Faber-Jackson relation

(redirected from Faber-Jackson Law)

Faber–Jackson relation

A correlation between the luminosity of an elliptical galaxy and the velocity dispersion of its stars. The gravitational potential of the galaxy is thus related to the kinetic energy of its constituents, so that the brightest most massive galaxies have the higher velocity dispersions. This relation, discovered by S.M. Faber and R.E. Jackson in 1976, is used in galactic distance determination. See also Tully–Fisher method.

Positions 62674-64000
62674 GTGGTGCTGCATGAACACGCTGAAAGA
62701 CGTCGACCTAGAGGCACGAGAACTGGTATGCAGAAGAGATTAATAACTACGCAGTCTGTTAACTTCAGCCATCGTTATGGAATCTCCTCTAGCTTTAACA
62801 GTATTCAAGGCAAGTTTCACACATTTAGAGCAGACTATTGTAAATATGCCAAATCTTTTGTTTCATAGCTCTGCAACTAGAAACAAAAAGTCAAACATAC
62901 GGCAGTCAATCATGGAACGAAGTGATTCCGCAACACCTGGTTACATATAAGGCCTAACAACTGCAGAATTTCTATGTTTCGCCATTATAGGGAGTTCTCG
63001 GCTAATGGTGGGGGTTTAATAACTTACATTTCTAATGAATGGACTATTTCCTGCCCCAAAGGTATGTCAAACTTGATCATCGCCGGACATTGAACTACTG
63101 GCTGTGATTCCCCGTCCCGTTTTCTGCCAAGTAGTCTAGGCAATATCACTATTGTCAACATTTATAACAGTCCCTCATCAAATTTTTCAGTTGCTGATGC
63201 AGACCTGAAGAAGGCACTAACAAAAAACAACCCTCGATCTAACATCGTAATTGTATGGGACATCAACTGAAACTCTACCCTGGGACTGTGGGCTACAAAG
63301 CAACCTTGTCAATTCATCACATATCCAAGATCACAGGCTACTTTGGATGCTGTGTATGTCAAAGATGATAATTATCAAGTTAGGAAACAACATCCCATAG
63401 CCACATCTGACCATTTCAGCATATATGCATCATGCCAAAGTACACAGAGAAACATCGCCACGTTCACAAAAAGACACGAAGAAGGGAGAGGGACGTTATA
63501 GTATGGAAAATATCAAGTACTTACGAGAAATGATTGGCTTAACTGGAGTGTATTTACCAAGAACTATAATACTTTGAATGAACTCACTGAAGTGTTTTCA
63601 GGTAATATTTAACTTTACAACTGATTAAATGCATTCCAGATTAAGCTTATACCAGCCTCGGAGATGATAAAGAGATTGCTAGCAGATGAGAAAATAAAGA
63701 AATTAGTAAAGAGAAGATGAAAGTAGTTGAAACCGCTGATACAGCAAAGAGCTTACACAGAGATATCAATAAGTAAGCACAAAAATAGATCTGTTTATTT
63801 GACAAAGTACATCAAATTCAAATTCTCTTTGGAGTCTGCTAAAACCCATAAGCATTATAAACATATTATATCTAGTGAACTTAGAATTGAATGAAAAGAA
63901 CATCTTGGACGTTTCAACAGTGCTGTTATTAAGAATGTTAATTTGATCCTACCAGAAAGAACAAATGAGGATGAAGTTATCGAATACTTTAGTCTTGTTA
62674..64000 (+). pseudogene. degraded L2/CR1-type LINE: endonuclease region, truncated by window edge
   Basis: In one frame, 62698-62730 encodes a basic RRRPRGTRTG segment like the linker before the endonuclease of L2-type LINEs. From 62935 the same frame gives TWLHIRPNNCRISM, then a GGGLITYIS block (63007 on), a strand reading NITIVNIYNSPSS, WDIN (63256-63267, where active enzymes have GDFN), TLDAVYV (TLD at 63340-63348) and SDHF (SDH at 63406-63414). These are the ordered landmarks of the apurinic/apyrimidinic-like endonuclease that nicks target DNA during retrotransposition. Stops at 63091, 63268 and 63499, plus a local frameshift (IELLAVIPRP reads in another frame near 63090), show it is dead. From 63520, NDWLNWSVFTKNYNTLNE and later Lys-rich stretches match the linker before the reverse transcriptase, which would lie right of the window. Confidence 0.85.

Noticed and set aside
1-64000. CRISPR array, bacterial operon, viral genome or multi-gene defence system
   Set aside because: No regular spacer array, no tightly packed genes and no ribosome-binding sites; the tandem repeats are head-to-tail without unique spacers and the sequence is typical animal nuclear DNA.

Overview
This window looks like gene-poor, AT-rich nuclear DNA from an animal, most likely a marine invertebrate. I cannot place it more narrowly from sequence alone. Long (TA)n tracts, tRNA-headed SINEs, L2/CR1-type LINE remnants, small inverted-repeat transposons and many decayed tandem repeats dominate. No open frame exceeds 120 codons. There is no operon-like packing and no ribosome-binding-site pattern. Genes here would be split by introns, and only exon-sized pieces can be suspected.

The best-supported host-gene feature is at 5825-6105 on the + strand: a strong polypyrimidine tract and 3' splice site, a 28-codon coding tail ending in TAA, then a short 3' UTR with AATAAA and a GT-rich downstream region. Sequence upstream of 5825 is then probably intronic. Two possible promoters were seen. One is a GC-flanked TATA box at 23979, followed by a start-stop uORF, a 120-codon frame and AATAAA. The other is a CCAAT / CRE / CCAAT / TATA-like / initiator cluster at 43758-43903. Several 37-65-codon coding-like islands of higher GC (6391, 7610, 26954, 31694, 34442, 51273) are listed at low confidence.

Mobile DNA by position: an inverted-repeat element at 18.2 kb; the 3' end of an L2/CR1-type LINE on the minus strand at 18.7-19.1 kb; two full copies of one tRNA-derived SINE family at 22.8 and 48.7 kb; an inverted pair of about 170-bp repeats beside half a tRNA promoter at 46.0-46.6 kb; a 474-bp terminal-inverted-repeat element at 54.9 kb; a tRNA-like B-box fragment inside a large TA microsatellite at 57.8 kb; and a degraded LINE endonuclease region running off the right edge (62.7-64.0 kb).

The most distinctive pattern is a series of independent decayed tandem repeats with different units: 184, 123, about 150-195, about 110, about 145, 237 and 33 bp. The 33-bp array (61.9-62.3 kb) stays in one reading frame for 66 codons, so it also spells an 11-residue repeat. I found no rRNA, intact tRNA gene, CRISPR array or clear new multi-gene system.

Collins Dictionary of Astronomy © Market House Books Ltd, 2006

Faber-Jackson relation

[¦fāb·ər ′jak·sən ri‚lā·shən]
(astronomy)
A relation between the spectral dispersion caused by the random motions of stars in an elliptical galaxy and the galaxy's intrinsic luminosity.
McGraw-Hill Dictionary of Scientific & Technical Terms, 6E, Copyright © 2003 by The McGraw-Hill Companies, Inc.